In the early nineties race was a heavy issue in the courts of New Haven, Connecticut and all across Connecticut courts in general. Research was conducted by the Stanford Law review which substantiated claims that race and sex were both issues when it came to setting bail bonds in New Haven, CT. According to the Stanford research, it was determined that bail for minority defendants, including black or latino defendants, was on average 70 times higher than their white counterparts.
According to New Haven Court of Common Pleas, black and hispanic defendants usually receive higher monetary bail and are less likely to flee than other races.
How Can we Fix these Issues?
There is no real way to solve race and gender issues indefinitely; however, there are certain strategies that have proven helpful when combatting these issues within the court system.
- Bail Agency Competition: The greater the competition, the greater the equality in price of bail bond premiums. There are at least 8 New Haven bail bonding agencies. The rates for bail bond fees are set at a state level though, and can’t be increased or decreased. This keeps things fair for everyone involved.
- Laws: With racial tensions increasing throughout the world, we expect that there will be additional laws passed in regards to race equality.
Some measures have been taken when it comes to bail bond law and discrimination. It used to be that in Connecticut, if the jailers, court, or judge had reason to believe that the defendant would flee before the appointed court day or could potentially be a harm to the city in which he lived, the bail bond price could be significantly increased to prevent the defendant from ever leaving the prison system in the first place.
However, it was determined that not all defendants were treated equally and the law was changed. This change allowed the bail to be raised to a “reasonable amount” to restrict flight risk but also allowed defendants to be released from the prison system.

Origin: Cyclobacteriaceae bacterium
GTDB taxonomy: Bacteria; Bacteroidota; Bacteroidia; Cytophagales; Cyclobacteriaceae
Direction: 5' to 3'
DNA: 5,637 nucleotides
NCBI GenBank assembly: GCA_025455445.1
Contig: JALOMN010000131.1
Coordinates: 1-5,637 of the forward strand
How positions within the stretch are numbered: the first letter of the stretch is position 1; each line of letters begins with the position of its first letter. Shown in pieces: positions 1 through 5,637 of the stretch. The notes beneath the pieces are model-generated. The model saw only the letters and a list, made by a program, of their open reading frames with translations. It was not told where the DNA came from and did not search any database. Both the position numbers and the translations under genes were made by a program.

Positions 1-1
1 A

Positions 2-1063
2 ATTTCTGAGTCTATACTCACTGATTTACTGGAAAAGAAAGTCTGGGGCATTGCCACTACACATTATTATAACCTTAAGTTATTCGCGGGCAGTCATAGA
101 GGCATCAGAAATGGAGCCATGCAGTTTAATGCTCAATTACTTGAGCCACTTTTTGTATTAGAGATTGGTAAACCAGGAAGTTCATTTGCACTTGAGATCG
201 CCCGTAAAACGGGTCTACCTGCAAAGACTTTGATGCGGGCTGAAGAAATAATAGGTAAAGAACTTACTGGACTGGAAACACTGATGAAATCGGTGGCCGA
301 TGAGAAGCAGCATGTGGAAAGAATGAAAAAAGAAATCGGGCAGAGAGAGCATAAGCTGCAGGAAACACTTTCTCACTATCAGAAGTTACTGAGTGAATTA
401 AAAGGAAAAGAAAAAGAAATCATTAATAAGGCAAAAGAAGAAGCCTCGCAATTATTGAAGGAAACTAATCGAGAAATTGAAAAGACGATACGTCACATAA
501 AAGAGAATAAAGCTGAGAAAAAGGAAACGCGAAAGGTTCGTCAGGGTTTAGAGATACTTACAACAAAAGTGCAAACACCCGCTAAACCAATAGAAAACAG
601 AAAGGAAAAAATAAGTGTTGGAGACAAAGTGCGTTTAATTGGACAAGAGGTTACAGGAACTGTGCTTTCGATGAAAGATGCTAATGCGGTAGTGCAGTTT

Why do issues of race still exist?
Unfortunately, regardless of reason, these issues still do and will continue to exist.
Some of these racial prejudices and issues may stem from the number of arrests made. 8,540 arrests were made in 1991(55% black, 32.4% hispanic and 12.6% white) in the city of New Haven alone.
These issues continue to this day, though we have no recent statistics stating the current percentages of arrests or prices of bail bonds set.
Regardless of the reasons for this discrimination, there are things we can all do to ensure that you receive a fair bond price.
- Education: Educate from a young age on topics including “How to be a Good Citizen”. Encouragement to follow dreams, no matter how big.
- Find a mentor for yourself, peers or youth in your community that can help keep you out of trouble and lead you in the right direction.
- Peacefully petition the courts in the state where you live and do your research. You may be surprised with the results.
- Talk to your bail bondsman respectfully about the charges leveled against you. They may be able to help you with a payment plan to make the bonds affordable.
- When you are released on bail, make sure you arrive on-time and well-dressed for your court date.
Connecticut Bail Reform
Courts across the state are calling for reform of the bail system. One veteran bail bondsman pointed out that, when defendants are released from prison because too low of a bond was agreed upon, many take advantage and flee or commit violent crimes.
Despite the best efforts of all, these reforms have still not made it to the state legislature after 4 years. Unfortunately, it seems the Connecticut bail bonding system may not be getting the reform it so desperately is looking for anytime soon.